A human challenge model for respiratory syncytial virus kinetics, the pharmacological effect of a novel fusion inhibitor, and the modelling of symptoms scores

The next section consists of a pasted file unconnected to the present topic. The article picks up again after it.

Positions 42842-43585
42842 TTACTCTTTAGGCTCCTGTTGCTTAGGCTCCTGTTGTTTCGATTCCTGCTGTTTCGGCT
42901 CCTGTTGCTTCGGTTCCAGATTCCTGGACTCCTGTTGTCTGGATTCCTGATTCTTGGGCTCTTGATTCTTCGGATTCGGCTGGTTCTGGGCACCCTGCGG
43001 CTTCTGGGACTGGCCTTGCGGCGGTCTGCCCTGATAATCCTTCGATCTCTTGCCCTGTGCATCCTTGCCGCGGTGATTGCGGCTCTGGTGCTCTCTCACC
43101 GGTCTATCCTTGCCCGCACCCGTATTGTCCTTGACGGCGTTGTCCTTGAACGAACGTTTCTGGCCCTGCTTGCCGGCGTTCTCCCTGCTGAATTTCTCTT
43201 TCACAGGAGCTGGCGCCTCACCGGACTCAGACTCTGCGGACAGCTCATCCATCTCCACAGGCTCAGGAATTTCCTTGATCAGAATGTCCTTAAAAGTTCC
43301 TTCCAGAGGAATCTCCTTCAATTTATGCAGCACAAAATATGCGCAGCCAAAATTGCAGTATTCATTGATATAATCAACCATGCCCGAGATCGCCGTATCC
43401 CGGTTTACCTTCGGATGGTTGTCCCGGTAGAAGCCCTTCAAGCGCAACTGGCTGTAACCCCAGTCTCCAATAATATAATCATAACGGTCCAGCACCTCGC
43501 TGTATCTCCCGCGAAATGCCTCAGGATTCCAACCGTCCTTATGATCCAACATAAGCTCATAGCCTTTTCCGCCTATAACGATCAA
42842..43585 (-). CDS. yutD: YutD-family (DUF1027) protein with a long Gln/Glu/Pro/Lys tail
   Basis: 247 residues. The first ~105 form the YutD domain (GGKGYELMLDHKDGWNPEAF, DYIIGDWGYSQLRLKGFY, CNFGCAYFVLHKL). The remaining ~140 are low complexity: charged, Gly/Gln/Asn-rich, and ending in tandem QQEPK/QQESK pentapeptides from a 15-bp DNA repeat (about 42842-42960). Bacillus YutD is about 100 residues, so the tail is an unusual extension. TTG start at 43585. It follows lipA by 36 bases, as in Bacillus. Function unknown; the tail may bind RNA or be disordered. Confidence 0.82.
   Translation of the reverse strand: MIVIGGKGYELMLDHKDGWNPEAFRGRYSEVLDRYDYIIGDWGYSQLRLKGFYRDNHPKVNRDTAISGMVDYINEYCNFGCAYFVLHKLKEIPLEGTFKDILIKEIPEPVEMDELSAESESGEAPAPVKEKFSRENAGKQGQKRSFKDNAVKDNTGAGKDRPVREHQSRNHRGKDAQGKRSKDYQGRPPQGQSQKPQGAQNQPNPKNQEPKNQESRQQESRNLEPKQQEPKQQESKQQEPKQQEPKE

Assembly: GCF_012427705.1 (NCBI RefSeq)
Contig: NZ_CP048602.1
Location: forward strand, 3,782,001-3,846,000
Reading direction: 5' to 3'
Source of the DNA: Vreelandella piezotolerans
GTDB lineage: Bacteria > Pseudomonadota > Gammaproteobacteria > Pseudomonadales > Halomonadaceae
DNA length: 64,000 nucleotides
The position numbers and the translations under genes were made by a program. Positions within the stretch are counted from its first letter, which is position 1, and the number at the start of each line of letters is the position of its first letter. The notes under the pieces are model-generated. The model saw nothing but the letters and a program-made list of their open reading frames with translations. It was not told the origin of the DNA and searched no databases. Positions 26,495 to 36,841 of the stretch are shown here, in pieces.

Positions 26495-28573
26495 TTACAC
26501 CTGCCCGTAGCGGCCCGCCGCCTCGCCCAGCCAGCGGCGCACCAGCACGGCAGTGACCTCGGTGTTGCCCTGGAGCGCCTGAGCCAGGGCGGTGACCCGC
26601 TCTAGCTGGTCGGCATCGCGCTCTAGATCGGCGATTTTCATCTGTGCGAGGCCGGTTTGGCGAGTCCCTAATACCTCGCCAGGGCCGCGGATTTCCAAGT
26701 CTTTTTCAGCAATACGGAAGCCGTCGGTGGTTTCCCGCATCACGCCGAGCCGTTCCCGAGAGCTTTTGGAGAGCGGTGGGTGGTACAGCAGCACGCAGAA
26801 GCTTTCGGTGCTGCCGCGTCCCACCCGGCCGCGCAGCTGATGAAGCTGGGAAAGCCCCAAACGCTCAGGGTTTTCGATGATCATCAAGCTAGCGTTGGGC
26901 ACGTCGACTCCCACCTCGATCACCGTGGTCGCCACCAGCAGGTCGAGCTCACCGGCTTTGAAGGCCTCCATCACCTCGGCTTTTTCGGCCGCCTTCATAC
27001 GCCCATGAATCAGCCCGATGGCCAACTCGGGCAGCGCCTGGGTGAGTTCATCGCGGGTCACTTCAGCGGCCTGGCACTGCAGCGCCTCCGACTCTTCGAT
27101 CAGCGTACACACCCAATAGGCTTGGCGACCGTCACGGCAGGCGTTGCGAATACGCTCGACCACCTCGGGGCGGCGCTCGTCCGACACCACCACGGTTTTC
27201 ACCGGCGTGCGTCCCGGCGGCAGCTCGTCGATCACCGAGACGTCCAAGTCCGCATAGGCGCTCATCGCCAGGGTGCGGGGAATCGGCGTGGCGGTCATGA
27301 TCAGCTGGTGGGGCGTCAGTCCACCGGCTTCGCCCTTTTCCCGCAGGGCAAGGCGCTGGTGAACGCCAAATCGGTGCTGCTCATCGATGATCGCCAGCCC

Respiratory syncytial virus (RSV) causes acute lower respiratory tract infections, and is a major cause of hospital admissions and death in young children. Limited treatments currently exist that can prevent or minimise exacerbation of the disease. The aims of this work were: 1) to develop a population pharmacodynamic model to describe RSV kinetics (RSVK) in nasal lavage, 2) evaluate the impact of an investigational fusion inhibitor, JNJ-53718678, on RSVK, and 3) determine the relationship between RSVK and symptoms scores. The best model to fit the RSVK data was a target-cell limited viral kinetics model previously developed for influenza A infections (Baccam et al., 2006), which included a series of compartments for infected, non-producing and infected, and producing cell populations. The model was adapted to account for longer incubation times seen in RSV, by including 4 additional transit compartments, with the virus elimination rate constant and initial number of target cells fixed to literature values to ensure model parameter identifiability. Between-subject variability was included on the infection rate constant and virus production rate constant. The effect of JNJ-53718678 on RSVK was best described by a non-dose dependent transformation of the infectious virions into a non-infectious state, with a proportional odds model successfully describing symptoms scores, using individual model predicted viral loads as predictor.